The most prominent militant group operating in the Niger Delta has
called for a ceasefire - and says it is stopping attacks targeting
Nigeria's multi-billion dollar oil industry. The announcement marks a
reversal for the group, which last week warned oil workers to leave the
region for their own safety, after an attack on an offshore oil
facility. Sarah Simpson reports for VOA from Lagos.
The group called the Movement for the Emancipation of the Niger Delta has called for a ceasefire, ending its attacks in Nigeria's oil-rich south effective from 12:01 am, Wednesday. MEND says it called the ceasefire after an appeal for peace from members of the Niger Delta community.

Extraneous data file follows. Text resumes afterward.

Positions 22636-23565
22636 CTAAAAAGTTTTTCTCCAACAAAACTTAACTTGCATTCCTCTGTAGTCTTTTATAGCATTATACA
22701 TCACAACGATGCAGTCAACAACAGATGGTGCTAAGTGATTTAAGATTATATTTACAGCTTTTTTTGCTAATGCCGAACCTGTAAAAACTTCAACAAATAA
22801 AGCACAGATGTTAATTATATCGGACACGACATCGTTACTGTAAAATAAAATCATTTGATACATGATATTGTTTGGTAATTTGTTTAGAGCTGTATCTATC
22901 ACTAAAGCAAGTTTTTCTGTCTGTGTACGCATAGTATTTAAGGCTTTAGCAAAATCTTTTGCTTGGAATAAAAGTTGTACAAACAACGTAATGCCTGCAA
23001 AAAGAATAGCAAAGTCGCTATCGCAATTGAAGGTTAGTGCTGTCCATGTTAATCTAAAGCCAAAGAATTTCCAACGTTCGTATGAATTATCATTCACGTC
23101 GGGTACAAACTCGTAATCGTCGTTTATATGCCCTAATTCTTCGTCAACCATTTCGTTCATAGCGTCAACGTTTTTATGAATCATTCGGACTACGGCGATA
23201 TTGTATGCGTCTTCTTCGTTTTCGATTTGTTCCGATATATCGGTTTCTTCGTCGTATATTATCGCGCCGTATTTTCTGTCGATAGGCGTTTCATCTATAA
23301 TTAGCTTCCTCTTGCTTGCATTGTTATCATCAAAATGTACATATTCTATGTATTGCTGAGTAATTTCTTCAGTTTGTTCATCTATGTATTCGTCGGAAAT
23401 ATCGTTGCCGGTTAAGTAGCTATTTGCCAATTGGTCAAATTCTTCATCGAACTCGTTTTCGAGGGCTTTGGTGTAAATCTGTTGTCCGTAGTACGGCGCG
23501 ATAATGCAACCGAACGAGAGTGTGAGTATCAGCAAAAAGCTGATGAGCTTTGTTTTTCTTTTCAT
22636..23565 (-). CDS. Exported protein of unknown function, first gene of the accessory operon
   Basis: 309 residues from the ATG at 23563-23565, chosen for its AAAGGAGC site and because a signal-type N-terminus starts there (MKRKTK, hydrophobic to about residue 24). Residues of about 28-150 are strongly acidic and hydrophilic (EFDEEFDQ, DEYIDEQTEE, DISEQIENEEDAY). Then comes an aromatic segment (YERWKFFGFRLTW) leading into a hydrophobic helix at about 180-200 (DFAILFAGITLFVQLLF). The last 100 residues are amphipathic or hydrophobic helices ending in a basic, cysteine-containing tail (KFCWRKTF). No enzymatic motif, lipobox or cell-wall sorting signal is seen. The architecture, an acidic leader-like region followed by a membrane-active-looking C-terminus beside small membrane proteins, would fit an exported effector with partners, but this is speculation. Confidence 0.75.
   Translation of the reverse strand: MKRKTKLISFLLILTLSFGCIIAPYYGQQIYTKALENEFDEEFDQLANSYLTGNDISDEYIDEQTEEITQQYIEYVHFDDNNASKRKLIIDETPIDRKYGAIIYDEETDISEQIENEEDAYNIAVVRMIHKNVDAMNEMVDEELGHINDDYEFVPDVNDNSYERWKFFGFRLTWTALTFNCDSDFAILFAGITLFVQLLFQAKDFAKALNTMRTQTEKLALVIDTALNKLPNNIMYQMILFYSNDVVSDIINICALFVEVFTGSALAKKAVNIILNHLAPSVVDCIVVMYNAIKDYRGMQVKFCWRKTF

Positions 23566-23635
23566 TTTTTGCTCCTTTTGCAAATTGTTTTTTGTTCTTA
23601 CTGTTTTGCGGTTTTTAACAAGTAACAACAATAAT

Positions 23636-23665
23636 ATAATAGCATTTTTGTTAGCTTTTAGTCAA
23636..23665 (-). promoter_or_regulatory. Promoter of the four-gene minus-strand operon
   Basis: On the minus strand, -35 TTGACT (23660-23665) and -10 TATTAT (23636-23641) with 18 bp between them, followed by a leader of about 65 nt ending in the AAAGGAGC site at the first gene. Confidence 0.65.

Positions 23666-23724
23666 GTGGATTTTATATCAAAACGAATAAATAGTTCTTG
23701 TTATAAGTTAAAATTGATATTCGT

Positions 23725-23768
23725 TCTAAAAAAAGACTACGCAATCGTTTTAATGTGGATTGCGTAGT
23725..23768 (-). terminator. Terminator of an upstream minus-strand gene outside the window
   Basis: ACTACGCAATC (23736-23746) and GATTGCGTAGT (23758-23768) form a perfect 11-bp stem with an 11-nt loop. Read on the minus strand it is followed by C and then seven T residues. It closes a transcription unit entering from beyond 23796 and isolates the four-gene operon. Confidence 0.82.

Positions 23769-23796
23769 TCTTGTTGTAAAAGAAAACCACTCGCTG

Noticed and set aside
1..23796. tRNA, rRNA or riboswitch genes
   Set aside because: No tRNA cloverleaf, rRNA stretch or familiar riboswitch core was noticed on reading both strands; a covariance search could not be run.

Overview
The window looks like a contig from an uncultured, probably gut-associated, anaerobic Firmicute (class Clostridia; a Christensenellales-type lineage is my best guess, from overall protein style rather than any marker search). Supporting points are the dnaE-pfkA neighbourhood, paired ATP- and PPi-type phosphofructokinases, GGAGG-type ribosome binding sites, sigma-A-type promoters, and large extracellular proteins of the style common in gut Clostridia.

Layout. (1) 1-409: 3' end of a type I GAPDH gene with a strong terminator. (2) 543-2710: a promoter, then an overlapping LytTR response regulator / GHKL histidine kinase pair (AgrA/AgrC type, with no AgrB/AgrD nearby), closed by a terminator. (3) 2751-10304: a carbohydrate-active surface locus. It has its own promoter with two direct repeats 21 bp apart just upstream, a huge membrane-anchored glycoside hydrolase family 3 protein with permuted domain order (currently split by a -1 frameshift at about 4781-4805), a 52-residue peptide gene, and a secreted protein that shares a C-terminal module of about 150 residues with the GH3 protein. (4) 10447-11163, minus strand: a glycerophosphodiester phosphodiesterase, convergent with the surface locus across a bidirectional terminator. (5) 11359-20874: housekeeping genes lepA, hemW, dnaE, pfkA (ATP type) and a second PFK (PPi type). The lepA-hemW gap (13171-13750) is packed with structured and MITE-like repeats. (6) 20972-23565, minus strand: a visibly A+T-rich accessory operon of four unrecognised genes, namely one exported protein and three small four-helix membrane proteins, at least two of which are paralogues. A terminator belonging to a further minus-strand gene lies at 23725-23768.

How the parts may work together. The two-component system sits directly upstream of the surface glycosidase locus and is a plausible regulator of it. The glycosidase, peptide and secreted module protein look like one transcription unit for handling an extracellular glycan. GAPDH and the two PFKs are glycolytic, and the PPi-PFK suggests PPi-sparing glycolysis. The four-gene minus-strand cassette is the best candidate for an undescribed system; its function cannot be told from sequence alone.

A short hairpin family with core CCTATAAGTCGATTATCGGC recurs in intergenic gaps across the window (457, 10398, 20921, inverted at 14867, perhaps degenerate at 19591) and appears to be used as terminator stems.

In a statement issued to journalists late Sunday, MEND says it is taking the action to "give peace and dialogue another chance."
The ceasefire is a reversal for the group, which last week staged an attack on an offshore oil facility operated by Royal Dutch Shell. That attack forced about a 10 percent cut in Nigerian oil production.
Following that attack, MEND issued a statement warning oil workers to leave the area for their own safety.
MEND is responsible for the bulk of attacks in the region in the past two years, including blowing up oil pipelines and kidnapping foreign workers. These attacks have slashed Nigeria's oil output at a time of record-high oil prices and booming global demand for crude.
Nigeria has been Africa's biggest crude exporter and sells about half its oil to the United States.
Militant attacks have forced Nigeria to operate significantly below capacity, shutting down at least a quarter of production.
Instability in Nigeria has helped push oil to record highs - about double the price of a year ago.